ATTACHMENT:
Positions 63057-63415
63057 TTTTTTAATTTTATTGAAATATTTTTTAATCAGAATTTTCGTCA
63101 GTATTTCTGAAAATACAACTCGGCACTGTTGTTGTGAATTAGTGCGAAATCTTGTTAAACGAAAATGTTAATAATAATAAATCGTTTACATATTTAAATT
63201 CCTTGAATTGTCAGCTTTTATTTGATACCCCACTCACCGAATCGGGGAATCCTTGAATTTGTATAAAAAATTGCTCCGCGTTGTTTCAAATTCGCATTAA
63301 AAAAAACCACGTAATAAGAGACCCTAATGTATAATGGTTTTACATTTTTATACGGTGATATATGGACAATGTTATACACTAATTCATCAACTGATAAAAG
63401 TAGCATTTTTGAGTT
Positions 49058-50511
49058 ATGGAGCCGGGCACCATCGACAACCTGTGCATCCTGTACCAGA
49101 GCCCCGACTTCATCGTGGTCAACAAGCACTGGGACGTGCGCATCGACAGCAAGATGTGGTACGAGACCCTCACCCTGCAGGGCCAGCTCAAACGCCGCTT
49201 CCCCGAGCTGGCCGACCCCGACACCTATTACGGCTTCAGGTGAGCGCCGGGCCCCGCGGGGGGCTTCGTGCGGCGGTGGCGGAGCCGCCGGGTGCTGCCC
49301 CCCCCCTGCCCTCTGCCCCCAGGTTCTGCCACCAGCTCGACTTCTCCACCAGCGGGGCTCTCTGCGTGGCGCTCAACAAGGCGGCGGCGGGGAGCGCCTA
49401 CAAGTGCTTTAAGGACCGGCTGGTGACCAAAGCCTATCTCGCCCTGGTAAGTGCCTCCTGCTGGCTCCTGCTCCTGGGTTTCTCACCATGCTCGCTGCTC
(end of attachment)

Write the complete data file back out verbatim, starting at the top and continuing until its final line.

Positions 63057-63415
63057 TTTTTTAATTTTATTGAAATATTTTTTAATCAGAATTTTCGTCA
63101 GTATTTCTGAAAATACAACTCGGCACTGTTGTTGTGAATTAGTGCGAAATCTTGTTAAACGAAAATGTTAATAATAATAAATCGTTTACATATTTAAATT
63201 CCTTGAATTGTCAGCTTTTATTTGATACCCCACTCACCGAATCGGGGAATCCTTGAATTTGTATAAAAAATTGCTCCGCGTTGTTTCAAATTCGCATTAA
63301 AAAAAACCACGTAATAAGAGACCCTAATGTATAATGGTTTTACATTTTTATACGGTGATATATGGACAATGTTATACACTAATTCATCAACTGATAAAAG
63401 TAGCATTTTTGAGTT
Positions 49058-50511
49058 ATGGAGCCGGGCACCATCGACAACCTGTGCATCCTGTACCAGA
49101 GCCCCGACTTCATCGTGGTCAACAAGCACTGGGACGTGCGCATCGACAGCAAGATGTGGTACGAGACCCTCACCCTGCAGGGCCAGCTCAAACGCCGCTT
49201 CCCCGAGCTGGCCGACCCCGACACCTATTACGGCTTCAGGTGAGCGCCGGGCCCCGCGGGGGGCTTCGTGCGGCGGTGGCGGAGCCGCCGGGTGCTGCCC
49301 CCCCCCTGCCCTCTGCCCCCAGGTTCTGCCACCAGCTCGACTTCTCCACCAGCGGGGCTCTCTGCGTGGCGCTCAACAAGGCGGCGGCGGGGAGCGCCTA
49401 CAAGTGCTTTAAGGACCGGCTGGTGACCAAAGCCTATCTCGCCCTGGTAAGTGCCTCCTGCTGGCTCCTGCTCCTGGGTTTCTCACCATGCTCGCTGCTC